in the 2002 gubernatorial contest equals 234,549 persons.
As for recall, the basis for this procedure is the well accepted maxim
that voters should retain the right of control over their elected offi-
cials. No one would seriously dispute that a candidate for public office
may be elected for several reasons and some of the reasons may bear very
little relation to the candidate's ability to perform public duties
effectively. Recall recognizes this by acknowledging that if people can
be elected to public office for non-job related reasons, they can also
be removed from office for a variety of reasons.
Another strong argument for establishing I and R and recall in New York
is as an important check on the power of special interests in the State.
Twenty-four states presently allow citizen initiative measures of some
type. As for the argument that I and R and recall can be abused for
frivolous reasons or proposals, it must be kept in mind that the voters
can reject any measure they are unsure of and, in fact, one could argue
that the voters should be trusted to act in the public interest. In sum,
direct democracy measures such as I and R and recall can empower New
York citizens whenever their elected officials ignore their concerns.
PRIOR LEGISLATIVE HISTORY:
A.4854 - 2005-2006, Held in Judiciary Committee;
A.3665 - 2007-2008, Held in Judiciary Committee;
A.6815 - 2009-2010, Held in Judiciary Committee;
FISCAL IMPLICATIONS FOR STATE AND LOCAL GOVERNMENTS:
Possibly slightly increased administrative costs.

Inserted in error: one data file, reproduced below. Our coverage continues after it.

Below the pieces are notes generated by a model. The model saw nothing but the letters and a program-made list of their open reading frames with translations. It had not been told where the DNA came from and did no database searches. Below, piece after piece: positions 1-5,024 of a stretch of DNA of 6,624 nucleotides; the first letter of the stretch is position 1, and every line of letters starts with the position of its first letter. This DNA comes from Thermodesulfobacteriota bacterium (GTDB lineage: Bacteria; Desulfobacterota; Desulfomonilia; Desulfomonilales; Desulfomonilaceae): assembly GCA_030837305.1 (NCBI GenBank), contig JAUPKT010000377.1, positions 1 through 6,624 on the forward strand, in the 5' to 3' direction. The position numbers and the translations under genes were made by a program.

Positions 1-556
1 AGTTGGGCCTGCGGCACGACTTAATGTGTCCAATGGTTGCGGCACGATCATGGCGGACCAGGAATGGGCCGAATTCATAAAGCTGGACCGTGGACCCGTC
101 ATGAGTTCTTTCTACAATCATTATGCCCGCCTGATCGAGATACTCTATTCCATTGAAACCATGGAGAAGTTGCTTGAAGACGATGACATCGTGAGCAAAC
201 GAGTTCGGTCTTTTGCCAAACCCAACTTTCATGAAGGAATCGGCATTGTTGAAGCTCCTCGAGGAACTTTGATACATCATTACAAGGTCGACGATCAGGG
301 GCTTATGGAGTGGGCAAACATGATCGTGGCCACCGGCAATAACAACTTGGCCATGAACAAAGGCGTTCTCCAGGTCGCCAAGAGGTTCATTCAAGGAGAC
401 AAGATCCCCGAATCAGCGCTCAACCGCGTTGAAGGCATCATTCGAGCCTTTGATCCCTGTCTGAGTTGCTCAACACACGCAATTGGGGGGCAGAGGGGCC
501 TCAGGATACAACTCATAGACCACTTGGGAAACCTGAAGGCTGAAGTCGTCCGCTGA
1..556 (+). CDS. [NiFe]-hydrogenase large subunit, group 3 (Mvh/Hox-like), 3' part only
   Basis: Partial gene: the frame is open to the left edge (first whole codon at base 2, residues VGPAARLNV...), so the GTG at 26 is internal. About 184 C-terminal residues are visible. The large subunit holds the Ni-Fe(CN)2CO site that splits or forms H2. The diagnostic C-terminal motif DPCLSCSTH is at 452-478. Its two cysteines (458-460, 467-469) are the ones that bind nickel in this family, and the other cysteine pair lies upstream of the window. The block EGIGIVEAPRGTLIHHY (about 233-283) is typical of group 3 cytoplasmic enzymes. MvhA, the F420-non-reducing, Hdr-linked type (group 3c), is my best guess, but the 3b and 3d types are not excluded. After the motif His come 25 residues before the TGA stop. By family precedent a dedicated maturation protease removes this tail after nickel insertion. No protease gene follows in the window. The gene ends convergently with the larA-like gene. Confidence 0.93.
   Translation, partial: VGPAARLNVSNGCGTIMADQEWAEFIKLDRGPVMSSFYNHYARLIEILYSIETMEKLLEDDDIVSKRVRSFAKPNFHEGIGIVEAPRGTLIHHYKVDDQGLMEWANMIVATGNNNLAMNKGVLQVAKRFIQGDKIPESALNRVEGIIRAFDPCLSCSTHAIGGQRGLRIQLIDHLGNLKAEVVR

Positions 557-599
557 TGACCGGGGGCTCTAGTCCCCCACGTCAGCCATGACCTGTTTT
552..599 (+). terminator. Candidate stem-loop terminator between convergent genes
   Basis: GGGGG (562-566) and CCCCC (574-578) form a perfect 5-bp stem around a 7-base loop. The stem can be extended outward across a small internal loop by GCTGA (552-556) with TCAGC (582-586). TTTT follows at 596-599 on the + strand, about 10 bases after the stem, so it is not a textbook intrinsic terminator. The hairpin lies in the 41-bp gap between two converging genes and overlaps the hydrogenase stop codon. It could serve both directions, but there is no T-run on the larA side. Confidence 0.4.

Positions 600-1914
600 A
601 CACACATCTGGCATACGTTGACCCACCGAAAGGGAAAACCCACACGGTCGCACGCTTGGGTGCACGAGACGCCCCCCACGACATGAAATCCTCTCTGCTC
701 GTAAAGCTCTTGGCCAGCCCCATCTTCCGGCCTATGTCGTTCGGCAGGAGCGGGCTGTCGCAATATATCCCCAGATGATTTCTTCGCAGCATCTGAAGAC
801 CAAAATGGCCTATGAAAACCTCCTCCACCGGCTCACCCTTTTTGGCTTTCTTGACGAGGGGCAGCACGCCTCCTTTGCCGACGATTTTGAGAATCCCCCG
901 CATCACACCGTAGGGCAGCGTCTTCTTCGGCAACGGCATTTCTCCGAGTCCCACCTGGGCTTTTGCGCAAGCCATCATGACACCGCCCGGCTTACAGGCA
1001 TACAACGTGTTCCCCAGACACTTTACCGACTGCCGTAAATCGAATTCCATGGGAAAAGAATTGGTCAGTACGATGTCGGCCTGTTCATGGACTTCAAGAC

Upon passage by two separately elected Legislatures and approval by the
voters after such passage.
STATE OF NEW YORK
2011-2012 Regular Sessions
March 21, 2011
Introduced by M. of A. KOLB, RAIA, TOBACCO, CORWIN, CONTE, GIGLIO,
P. LOPEZ, CALHOUN, CASTELLI -- Multi-Sponsored by -- M. of A. HAWLEY,
SAYWARD -- read once and referred to the Committee on Energy
CONCURRENT RESOLUTION OF THE SENATE AND ASSEMBLY
proposing the addition of a new article 20 to the constitution, in
relation to providing for initiative and referendum and recall
1 Section 1. Resolved (if the Senate concur), That article 20 of the
2 constitution be renumbered article 21 and a new article 20 be added to
3 read as follows:
4 ARTICLE XX
5 INITIATIVE AND REFERENDUM AND RECALL
6 Section 1. 1. The initiative is the power of the electors to propose
7 statutes and amendments to the constitution and to adopt or reject them.
8 2. An initiative measure may be proposed by presenting to the secre-
9 tary of state a petition that sets forth the text of the proposed stat-
10 ute or amendment to the constitution and is certified to have been
11 signed by electors equal in number to five percent in the case of a